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University all set for Environment Week

Press release issued: 23 April 2002

Media release
University all set for Environment Week

Bristol University, one of the region's largest employers, is pulling out all the stops for Environment Week, which starts on April 22. Energy efficiency, recycling and transport will come under the spotlight in a host of initiatives designed to make a lasting impact on the University's environmental performance.

The University's Energy and Environmental Management Unit and the Students' Union have joined forces to co-ordinate a programme of activities that will raise staff and students' awareness of green issues.

An alternative living fair, free bike training and tagging and a cycle roadshow where people can try out a variety of bikes and learn how to maintain them are among the events taking place across the University's Clifton precinct.

Students and staff will also have a chance to quiz First Bus with public transport queries and can get information from Traveline on how to plan journeys by all forms of public transport.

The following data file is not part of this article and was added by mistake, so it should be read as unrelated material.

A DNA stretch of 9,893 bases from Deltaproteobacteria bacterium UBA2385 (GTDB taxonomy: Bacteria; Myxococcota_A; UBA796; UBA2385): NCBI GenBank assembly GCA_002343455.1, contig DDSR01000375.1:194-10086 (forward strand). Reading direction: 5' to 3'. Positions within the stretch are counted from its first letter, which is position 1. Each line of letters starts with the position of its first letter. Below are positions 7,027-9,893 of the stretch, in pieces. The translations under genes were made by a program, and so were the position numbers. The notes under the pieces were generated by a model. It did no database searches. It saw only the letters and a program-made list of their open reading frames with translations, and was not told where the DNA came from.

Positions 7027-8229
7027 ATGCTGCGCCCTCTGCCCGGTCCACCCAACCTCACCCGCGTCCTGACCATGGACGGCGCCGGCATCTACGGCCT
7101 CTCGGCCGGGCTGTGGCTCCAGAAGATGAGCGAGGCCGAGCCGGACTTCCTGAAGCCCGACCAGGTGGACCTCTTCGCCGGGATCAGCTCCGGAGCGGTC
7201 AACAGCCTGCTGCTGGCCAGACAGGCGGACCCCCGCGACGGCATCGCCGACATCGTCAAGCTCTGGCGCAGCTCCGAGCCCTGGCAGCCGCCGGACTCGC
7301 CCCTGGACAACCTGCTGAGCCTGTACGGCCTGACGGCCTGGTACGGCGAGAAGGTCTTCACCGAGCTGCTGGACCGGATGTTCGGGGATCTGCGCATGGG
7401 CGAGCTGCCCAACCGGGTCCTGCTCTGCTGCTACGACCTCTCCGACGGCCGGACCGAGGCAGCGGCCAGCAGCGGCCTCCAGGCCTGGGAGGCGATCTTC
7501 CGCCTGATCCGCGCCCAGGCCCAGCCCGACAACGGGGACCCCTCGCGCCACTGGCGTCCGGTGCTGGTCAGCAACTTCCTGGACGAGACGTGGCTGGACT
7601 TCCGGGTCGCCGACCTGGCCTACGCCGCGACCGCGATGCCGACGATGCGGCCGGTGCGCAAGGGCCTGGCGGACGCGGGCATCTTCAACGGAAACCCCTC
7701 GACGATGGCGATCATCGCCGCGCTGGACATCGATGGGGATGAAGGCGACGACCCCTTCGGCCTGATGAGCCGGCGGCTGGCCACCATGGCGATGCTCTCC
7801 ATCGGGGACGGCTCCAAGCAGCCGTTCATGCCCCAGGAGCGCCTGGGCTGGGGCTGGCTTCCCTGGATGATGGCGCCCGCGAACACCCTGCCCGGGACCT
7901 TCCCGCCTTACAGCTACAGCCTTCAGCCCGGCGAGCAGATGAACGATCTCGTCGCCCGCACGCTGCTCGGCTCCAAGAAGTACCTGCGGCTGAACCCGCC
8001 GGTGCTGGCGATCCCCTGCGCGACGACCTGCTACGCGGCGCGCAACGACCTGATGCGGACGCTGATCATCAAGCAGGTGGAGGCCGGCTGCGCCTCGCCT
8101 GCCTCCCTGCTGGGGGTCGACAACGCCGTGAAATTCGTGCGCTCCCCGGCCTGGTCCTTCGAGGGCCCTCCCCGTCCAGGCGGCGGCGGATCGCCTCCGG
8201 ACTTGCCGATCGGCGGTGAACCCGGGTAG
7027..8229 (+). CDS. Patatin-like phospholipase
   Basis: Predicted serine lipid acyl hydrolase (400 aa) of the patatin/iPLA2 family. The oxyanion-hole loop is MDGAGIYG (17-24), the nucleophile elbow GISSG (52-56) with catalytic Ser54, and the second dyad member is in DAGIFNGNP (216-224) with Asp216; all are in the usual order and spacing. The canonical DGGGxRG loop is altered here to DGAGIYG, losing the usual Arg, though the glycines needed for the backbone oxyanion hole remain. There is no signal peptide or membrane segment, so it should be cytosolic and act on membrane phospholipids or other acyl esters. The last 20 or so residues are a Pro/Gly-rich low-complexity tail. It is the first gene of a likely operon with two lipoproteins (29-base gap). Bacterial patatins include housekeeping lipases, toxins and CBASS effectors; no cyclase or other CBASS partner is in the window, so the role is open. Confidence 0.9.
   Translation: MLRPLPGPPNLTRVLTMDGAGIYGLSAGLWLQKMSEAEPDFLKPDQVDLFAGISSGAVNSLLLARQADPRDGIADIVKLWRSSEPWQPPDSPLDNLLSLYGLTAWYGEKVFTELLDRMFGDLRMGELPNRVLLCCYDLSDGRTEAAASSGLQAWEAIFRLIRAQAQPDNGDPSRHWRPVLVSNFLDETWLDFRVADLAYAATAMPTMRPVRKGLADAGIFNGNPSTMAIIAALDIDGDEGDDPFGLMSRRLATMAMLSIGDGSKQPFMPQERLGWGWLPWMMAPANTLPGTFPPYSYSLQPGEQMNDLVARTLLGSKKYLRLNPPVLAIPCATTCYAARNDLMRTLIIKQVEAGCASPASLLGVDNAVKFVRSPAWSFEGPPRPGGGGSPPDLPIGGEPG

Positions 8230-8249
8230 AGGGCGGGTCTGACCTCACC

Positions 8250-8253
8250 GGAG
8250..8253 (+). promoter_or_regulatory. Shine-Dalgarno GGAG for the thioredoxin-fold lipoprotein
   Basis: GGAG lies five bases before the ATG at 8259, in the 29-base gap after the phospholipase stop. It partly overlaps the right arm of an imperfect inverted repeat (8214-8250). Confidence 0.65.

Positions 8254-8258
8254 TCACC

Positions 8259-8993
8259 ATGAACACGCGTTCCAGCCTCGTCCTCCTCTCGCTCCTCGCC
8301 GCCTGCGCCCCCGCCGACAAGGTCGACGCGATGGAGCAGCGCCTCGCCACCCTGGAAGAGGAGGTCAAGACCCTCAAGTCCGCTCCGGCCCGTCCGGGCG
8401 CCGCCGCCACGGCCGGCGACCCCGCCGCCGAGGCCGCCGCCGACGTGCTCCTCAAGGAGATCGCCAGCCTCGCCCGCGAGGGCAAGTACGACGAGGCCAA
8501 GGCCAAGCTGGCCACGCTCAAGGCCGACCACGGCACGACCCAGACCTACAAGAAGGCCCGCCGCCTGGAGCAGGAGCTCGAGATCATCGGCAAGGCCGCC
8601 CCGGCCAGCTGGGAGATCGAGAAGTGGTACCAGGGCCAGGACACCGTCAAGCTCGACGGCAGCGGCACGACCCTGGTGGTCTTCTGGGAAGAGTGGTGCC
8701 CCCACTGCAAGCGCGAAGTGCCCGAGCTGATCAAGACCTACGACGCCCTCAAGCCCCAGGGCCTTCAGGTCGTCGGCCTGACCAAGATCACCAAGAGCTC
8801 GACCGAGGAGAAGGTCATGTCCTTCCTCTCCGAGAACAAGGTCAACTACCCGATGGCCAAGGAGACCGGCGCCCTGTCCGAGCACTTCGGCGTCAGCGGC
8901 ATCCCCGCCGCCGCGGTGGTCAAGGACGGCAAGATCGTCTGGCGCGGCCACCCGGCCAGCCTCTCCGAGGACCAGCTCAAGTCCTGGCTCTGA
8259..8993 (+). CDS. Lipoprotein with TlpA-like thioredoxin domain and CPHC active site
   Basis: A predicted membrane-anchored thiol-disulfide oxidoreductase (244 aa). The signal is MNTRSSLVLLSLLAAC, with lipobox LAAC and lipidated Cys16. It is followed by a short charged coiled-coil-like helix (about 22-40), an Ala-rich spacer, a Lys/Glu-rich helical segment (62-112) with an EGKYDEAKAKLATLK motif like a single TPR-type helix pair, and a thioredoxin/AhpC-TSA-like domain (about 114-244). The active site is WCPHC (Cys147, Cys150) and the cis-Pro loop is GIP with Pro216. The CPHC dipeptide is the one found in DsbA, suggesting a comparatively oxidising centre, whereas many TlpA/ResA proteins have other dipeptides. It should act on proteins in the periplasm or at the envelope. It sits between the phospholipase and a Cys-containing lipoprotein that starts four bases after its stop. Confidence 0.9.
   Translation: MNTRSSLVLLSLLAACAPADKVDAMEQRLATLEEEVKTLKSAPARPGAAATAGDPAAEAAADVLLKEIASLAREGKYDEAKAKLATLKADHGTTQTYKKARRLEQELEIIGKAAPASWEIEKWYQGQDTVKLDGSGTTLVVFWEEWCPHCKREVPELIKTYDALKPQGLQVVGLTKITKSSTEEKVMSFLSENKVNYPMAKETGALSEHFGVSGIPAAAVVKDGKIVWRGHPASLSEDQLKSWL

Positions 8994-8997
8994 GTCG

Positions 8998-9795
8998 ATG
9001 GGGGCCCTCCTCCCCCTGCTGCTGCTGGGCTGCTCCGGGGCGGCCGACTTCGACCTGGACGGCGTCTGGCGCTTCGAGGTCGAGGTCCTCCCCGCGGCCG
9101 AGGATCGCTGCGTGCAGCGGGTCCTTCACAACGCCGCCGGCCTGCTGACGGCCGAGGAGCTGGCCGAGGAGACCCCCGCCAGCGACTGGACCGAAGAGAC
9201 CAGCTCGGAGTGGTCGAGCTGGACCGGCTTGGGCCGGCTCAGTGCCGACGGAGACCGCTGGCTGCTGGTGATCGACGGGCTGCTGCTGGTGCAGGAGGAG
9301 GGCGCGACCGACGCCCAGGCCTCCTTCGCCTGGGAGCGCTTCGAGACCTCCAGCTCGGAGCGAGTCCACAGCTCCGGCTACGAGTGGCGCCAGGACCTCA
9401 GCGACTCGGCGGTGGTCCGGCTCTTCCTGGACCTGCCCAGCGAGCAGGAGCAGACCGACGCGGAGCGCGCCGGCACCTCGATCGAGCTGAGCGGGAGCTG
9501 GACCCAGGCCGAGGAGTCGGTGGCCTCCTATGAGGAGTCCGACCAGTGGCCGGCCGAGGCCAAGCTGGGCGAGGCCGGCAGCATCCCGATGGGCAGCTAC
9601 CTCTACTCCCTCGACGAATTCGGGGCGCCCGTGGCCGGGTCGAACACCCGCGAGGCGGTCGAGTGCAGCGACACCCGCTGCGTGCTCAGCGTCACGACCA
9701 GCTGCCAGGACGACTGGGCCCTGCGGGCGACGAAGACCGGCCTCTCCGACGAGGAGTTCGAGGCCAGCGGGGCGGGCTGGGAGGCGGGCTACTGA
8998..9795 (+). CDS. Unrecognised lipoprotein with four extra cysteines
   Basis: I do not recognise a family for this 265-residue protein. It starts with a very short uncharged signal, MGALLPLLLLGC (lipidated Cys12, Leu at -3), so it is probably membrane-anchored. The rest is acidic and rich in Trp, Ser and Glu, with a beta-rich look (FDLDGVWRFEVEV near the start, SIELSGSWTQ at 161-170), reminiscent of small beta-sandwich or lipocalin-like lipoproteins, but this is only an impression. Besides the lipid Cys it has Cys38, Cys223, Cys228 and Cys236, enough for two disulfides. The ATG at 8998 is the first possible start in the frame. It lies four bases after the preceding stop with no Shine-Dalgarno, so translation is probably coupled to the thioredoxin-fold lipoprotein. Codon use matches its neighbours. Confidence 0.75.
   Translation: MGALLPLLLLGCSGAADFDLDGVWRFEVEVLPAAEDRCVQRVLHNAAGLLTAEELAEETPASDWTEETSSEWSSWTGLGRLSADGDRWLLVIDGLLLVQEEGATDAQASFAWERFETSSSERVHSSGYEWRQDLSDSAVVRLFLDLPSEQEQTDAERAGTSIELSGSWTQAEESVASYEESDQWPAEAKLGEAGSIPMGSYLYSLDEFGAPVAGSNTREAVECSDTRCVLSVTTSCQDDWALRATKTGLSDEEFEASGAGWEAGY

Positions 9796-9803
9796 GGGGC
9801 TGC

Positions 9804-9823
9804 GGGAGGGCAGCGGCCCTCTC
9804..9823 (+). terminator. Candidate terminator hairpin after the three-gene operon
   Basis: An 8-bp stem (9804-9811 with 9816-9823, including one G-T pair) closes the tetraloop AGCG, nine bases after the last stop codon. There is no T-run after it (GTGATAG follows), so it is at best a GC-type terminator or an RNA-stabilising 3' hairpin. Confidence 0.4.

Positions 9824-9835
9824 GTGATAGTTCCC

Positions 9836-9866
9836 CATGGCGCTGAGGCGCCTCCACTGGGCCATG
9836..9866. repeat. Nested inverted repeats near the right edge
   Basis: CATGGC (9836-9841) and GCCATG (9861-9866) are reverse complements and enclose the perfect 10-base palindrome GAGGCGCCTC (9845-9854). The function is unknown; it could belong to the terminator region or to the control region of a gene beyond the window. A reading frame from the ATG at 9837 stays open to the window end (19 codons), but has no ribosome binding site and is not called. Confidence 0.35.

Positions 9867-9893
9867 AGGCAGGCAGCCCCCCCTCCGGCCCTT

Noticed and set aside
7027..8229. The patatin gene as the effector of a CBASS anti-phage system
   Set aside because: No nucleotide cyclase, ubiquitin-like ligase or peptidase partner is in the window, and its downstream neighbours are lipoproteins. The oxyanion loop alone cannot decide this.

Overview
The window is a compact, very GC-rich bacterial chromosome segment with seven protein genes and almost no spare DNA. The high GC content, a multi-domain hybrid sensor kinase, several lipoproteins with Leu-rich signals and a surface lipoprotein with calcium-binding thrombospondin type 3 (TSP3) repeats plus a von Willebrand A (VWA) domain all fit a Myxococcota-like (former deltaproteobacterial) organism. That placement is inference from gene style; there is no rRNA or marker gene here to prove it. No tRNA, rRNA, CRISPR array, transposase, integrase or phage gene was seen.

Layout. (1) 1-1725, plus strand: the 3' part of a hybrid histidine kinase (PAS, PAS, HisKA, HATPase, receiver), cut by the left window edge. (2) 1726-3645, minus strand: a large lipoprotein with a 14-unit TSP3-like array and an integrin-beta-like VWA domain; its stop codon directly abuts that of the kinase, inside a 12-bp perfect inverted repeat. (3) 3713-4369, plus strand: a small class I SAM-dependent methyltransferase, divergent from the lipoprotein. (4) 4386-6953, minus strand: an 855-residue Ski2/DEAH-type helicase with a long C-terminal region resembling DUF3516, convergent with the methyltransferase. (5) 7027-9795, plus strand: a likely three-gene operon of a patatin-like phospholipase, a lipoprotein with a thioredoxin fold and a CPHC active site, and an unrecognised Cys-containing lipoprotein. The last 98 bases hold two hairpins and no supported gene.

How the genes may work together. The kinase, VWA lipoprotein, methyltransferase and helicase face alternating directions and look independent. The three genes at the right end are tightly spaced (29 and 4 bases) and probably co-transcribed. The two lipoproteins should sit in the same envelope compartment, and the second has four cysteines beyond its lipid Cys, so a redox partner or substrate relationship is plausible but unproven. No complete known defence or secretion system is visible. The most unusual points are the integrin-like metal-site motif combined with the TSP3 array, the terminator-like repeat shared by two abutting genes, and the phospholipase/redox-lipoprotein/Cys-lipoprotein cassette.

On Thursday, April 25, members of the public will be able to hear expert views on climate change and to ask questions at a Climate change forum. The panel will include Pekka Haavisto, former Environment Minister of Finland, Dr Richard Lawson of the Green Party, Vala Ragnarsdottir, Professor of Environmental Geochemistry at the University, and Martin Wiles, the University's Energy and Environmental Manager. The free forum will take place at 1 pm in the School of Chemistry, Lecture Theatre 2, Cantock's Close.

Energy conservation projects that have saved over £1 million over the last five years and a recycling scheme saving 200 tonnes of cardboard and paper a year are two of the environmentally-friendly steps already taken by the University.

Professor Eric Thomas, Vice-Chancellor, said: "Reducing our environmental impact is an international concern, from the Kyoto Climate Change agreement through to European and UK targets to reduce the emissions of carbon dioxide. The need for both global and local action is essential.

"The University is committed to improving its environmental performance and wants to build on the successes made so far.

"We want to expand the recycling scheme to cover more types of materials and increase the amounts recycled, to invest further in energy- and water-saving projects and to include more energy and environmental features in new buildings."

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Copyright: 2001 The University of Bristol, UK
Updated: Tuesday, 23-Apr-2002 17:41:06 BST

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